Experiment 4: learning to avoid an odour
This protocol is extracted from research article:
Hard limits to cognitive flexibility: ants can learn to ignore but not avoid pheromone trails
J Exp Biol, Jun 4, 2021; DOI: 10.1242/jeb.242454

The aim of experiment 4 was to show that it is within the ants’ capacity to learn to avoid a neutral chemical signal (here: lemon odour) after it was associated with a punishment. We tested 12 ants using the same setup as in experiment 2 (Fig. 1) but replaced the pheromone trail on the negative arm of the Y-maze by lemon scent while the positive arm was covered with unscented paper overlays. Lemon-scented paper overlays were produced by placing unscented paper layers in an airtight container with lemon essential oil for at least 24 h; these were taken out of the container just before applying them to the runway. Between trials, all paper overlays (scented and unscented) were replaced to avoid orientation via pheromones left during the previous trial.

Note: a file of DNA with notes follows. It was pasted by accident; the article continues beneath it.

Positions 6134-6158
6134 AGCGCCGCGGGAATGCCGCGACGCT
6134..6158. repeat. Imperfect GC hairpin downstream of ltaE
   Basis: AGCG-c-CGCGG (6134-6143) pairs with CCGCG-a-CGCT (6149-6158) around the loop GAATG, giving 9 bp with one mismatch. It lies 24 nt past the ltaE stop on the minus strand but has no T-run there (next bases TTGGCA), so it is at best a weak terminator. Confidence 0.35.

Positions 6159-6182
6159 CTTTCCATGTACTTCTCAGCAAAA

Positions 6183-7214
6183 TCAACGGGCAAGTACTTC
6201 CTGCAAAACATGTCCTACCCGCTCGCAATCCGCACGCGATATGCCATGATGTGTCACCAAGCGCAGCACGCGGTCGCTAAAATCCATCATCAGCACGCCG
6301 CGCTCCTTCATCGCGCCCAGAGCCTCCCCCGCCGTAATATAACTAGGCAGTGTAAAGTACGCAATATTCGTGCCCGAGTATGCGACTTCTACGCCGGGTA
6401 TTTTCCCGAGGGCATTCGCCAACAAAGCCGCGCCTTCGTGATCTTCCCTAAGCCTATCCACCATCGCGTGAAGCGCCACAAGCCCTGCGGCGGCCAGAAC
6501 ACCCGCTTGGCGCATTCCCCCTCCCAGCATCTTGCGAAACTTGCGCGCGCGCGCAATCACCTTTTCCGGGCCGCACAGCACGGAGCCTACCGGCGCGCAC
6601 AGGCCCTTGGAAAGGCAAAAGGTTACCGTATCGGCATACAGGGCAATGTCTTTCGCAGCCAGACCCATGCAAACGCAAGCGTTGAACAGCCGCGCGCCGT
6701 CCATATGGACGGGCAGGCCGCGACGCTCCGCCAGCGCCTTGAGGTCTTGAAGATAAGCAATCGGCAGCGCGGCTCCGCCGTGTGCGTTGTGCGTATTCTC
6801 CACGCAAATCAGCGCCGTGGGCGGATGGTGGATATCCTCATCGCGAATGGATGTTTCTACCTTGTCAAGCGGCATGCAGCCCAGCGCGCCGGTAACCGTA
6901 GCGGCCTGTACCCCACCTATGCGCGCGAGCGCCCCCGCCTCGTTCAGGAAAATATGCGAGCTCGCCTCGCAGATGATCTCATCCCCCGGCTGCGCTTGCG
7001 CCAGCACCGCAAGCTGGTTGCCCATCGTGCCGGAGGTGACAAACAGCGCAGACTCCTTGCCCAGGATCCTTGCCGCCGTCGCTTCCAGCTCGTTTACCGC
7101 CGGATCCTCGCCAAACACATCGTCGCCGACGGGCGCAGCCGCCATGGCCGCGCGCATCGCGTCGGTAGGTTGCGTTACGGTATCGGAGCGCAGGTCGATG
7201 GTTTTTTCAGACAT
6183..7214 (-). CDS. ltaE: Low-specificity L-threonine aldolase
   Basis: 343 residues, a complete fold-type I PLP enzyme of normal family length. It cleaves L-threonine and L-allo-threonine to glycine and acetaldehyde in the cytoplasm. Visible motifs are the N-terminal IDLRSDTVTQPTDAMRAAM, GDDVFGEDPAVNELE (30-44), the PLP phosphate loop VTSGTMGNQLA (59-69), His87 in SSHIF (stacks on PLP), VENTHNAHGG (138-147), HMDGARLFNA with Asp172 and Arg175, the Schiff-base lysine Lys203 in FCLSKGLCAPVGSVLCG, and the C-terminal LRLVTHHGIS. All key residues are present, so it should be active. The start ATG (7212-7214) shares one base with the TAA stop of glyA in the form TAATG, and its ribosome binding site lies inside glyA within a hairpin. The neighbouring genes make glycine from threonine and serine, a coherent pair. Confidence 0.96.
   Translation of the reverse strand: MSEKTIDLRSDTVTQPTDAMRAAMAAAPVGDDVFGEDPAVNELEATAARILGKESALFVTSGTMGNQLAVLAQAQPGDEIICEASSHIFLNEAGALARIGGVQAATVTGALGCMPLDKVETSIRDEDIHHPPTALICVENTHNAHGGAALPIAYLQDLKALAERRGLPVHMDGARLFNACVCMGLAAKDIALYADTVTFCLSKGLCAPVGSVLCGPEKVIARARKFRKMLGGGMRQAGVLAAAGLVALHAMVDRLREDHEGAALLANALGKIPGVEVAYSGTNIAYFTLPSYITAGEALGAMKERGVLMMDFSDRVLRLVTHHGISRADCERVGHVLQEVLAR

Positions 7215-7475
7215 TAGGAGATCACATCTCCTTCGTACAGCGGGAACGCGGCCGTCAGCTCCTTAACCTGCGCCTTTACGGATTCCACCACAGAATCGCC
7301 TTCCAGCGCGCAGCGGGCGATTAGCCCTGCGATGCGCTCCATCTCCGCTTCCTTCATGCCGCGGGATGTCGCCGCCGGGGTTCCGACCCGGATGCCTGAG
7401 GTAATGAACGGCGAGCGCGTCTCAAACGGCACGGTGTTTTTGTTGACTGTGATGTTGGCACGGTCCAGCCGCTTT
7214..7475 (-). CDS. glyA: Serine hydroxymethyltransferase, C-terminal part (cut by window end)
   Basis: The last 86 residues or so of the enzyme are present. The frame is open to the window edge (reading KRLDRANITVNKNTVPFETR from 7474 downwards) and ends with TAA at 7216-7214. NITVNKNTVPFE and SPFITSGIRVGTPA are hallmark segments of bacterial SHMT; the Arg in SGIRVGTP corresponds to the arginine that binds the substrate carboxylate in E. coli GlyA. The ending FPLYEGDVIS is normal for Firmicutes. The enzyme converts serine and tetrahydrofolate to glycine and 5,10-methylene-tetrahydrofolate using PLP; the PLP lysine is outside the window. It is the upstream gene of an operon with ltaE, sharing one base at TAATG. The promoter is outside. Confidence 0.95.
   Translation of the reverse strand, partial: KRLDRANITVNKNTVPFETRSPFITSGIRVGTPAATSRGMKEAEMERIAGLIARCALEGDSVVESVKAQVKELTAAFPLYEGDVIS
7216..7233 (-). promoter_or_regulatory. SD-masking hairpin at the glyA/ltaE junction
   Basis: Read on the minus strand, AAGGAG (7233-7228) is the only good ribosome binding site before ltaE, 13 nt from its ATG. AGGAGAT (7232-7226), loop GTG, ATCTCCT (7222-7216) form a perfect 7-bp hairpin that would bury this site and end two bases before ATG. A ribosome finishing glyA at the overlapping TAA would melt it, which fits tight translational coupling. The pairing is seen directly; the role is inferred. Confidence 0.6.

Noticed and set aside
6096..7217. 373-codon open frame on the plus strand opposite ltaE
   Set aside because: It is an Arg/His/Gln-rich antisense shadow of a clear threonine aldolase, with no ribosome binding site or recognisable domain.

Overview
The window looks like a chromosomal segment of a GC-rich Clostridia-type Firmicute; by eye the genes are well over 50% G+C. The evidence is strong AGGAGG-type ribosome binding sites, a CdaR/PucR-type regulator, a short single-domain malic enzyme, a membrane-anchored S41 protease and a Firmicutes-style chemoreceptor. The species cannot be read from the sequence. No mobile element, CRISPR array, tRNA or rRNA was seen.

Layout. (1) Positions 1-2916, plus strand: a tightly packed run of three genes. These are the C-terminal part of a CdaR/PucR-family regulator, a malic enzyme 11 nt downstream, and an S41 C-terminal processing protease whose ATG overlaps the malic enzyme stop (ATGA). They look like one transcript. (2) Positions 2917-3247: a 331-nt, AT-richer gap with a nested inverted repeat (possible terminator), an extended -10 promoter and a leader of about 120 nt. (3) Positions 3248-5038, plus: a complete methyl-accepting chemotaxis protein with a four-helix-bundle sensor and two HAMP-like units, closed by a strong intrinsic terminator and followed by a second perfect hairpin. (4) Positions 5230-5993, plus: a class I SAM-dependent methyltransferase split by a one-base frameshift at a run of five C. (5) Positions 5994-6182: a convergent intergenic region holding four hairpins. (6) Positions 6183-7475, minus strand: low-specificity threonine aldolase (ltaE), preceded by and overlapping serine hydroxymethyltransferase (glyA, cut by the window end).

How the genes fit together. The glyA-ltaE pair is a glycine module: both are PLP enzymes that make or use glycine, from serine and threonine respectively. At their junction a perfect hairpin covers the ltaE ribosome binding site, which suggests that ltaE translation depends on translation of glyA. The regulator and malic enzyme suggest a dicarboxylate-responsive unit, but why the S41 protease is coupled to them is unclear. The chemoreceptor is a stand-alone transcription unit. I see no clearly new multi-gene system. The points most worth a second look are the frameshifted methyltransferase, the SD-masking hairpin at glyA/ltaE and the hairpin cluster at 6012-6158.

Five ants were allowed to walk up a bridge, leading to a Y-maze, one arm of which was covered with an unscented paper overlay, and the other covered with lemon-scented paper. The first ant choosing the lemon-scented arm first was selected to be the subject, while ants choosing the unscented arm of the Y-maze were gently brought back into the nest. This was done in order to ensure that no ants with an innate aversion to lemon odour were tested, thus making the experiment very conservative. The pre-selected subject then carried out two pre-training trials, 12 trials [following a pseudo-randomized order: L–R–L–R–R–L–L–R–L–R–L–R and its reversed sequence, where L (left) and R (right) indicate the arm of the maze containing the sucrose reward] and two unrewarded learning tests after trial 8 and 12, all as described in experiment 2, but with lemon scent instead of a pheromone trail.

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